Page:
Or maybe it is time the ACC was disbanded the same way its sister investigative wing, SITET, went the way of the dodo back in 1991 when some of the things it used to investigate became part of everyday life. Corruption is slowly but surely become the accepted way of life in Zambia.
(Also read here and here)

Saturday, 30 July 2011


By Gershom Ndhlovu
“A ZAMBIAN woman has been arrested in Addis Ababa, Ethiopia for wearing ivory bracelets. Ruth Mwale aged 46 was arrested at Bole International Airport Tuesday morning upon her arrival from Bangkok, Thailand en-route to Zambia.”
When this story broke out on various Zambian internet forums including Facebook and other social media networks, the arguments for the arrest and against that ensued bordered on separating the patriotic from the unpatriotic. The “patriotic” thought the arrest was wrong as the Ethiopians apparently did not “understand” the Zambian cultural dynamics while the few “unpatriotic”—I was one of those—supported the arrest.
To reiterate the question that was asked, were the Ethiopian authorities right to arrest Mwale for just a piece of ivory on her wrist? Put it in another way, would the Zambian government through the Zambia Wildlife Authority (ZAWA) arrest anybody wearing an ivory bangle?
For all those who care to remember, around 1992, a few months into the new MMD administration, the then Minister of Tourism, Lieutenant-General Christon Tembo, now late, led government, non-government organisations (NGOs) officials and ordinary citizens, in torching a bonfire of ivory, rhino horns and guns seized from poachers held by ZAWA which was then known as National Parks and Wildlife Service. This public event was held at the service headquarters in Chilanga.
The ivory burning event in Zambia followed on the heels of a similar event in Kenya which was led by none other than that country’s then president, Daniel arap Moi in Nairobi’s Uhuru Park. Both these events were largely supported by World Wildlife Fund for Nature (WWF) with a promise for further funding and logistical support of wildlife management in the countries involved. Whether that was fulfilled or not is a different issue altogether.
These two events were born from the recognition by the two countries and the wider international community of depleting elephant populations in Eastern, Central and Southern Africa wrought by widespread and heavily commercialised poaching that was taking place then. In Zambia, heavy poaching was going on in the Mulobezi and Kaoma/Itezhi Tezhi precincts of the Kafue National Park, Luangwa North and South National Parks and Lower Zambezi National Park.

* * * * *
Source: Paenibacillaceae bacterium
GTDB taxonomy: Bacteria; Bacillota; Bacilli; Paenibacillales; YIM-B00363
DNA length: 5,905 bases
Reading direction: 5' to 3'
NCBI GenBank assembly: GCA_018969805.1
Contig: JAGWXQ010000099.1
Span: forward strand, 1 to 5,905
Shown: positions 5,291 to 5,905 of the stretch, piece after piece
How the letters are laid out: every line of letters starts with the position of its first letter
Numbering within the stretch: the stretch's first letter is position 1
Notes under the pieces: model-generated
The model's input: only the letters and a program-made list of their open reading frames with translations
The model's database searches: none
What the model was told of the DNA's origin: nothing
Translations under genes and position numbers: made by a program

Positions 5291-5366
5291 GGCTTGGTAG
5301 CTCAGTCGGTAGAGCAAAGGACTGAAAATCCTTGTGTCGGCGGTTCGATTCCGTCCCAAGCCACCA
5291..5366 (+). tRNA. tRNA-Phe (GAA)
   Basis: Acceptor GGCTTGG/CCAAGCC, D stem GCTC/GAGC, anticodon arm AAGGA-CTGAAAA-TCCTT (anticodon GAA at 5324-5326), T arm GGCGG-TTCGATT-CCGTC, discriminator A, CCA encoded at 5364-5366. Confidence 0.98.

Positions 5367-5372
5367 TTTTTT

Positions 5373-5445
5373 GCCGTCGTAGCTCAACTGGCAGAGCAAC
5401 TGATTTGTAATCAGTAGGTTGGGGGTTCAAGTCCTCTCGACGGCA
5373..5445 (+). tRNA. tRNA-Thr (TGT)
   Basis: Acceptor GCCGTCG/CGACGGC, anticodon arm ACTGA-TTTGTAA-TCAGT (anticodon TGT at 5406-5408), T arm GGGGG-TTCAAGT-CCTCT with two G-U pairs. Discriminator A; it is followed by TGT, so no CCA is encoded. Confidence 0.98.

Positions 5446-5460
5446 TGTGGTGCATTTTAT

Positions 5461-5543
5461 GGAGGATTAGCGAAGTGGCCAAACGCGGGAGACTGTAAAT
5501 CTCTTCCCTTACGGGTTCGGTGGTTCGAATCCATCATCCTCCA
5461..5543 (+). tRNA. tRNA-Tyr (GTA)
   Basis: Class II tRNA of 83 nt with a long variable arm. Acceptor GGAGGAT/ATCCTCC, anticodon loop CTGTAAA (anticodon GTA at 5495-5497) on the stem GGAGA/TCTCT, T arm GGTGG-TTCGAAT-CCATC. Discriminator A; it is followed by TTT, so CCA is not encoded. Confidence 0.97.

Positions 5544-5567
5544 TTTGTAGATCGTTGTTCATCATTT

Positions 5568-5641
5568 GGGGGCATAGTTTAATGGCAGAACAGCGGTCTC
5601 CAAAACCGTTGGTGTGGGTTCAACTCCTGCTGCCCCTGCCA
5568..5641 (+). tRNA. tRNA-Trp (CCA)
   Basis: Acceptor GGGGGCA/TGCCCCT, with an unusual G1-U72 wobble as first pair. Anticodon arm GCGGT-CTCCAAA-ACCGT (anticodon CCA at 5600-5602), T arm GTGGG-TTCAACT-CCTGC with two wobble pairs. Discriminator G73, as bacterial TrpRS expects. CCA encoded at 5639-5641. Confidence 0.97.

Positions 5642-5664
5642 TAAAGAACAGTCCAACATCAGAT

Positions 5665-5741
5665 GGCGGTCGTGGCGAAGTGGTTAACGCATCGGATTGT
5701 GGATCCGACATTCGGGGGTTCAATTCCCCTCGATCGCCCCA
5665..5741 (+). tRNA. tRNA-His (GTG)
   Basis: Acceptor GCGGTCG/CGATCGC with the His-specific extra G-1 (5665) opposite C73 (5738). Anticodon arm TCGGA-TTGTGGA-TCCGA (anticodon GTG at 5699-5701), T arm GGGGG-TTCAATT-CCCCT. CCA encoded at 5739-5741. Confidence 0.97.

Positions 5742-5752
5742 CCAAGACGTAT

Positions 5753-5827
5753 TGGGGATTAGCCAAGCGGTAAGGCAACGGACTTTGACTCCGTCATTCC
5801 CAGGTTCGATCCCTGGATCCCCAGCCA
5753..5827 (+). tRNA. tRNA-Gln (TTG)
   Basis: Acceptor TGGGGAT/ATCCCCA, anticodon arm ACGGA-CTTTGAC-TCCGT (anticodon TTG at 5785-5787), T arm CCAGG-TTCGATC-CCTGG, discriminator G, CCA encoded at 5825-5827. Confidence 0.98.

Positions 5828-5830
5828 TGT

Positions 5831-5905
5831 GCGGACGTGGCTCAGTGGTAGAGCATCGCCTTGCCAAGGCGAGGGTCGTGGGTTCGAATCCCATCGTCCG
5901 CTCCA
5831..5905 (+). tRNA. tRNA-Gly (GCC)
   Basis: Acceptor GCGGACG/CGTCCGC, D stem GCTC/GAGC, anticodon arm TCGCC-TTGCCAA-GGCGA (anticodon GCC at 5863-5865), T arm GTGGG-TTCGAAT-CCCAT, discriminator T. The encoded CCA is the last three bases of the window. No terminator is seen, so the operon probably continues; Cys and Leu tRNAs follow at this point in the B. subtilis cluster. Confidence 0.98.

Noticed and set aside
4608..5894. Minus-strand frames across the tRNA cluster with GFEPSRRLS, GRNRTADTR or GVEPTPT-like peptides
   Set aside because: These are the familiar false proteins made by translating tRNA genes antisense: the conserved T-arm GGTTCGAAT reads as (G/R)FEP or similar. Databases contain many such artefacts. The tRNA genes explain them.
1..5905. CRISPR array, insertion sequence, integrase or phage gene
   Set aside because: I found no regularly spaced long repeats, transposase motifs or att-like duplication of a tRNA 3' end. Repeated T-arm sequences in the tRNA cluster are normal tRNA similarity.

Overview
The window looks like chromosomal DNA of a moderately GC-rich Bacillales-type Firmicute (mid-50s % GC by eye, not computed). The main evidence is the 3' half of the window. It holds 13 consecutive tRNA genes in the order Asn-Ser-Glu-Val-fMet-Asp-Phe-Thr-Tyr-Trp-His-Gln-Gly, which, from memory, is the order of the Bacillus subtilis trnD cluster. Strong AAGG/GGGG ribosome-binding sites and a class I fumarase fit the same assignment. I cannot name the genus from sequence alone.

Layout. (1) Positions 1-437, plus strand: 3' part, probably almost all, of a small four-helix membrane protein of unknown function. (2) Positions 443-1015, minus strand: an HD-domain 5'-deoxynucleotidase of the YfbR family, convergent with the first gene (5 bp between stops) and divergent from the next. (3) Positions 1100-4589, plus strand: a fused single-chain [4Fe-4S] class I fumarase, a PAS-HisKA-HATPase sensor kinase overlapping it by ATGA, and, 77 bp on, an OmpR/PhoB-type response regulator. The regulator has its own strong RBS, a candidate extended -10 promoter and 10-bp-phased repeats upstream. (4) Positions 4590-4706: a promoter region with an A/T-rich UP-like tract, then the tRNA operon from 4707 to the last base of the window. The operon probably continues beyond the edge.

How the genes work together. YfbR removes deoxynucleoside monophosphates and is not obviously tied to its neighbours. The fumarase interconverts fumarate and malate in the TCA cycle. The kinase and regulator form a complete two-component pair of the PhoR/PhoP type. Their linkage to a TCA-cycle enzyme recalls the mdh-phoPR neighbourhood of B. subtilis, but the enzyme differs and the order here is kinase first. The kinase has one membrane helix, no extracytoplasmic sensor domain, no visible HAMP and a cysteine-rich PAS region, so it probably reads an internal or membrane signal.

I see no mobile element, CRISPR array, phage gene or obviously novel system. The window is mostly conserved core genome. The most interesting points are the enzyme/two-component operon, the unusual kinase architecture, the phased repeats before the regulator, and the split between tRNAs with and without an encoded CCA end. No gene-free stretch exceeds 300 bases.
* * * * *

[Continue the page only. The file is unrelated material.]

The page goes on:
Brazen Zambian poachers were even crossing into Zimbabwean national parks such as Matusadona, Mana Pools and Hwange national parks where, unfortunately, a lot of suspects lost their lives from uncompromising wildlife rangers who had no mercy for armed poachers.
Although 20 years ago these issues were very much in the media limelight with what was the then Species Protection Department of the Anti-Corruption Commission, I don’t know if it is the case these days as, admittedly, I only read Zambian newspapers on the internet which only post political stories.
Again, those who care to remember will know that in the last three years or so, outgoing Minister of Tourism, Catherine Namugala has been at the forefront of trying to have trade in elephants and ivory downgraded from Appendix III of the Convention on International Trade in Endangered Species (CITES) which totally bans such trade, to Appendix II which allows partial trade.
Zambia is supported by Zimbabwe, Namibia and Tanzania, all of which claim to have substantial stocks of ivory that they need to dispose of. But opponents of the proposal such as the Environmental Investigation Agency (EIA), an independent campaigning organisation committed to bringing about change that protects the natural world from environmental crime and abuse, argue that the downgrade will allow contraband ivory find its way into the legitimate system and consequently fuel poaching.
Other critics of the proposal believe that Zambia is being pressured by China, one of its largest trading partners with huge investments in the country, whose noveau riche seek ivory and products of other exotic and equally endangered wildlife species like rhino and tiger as status symbols of their newly found wealth.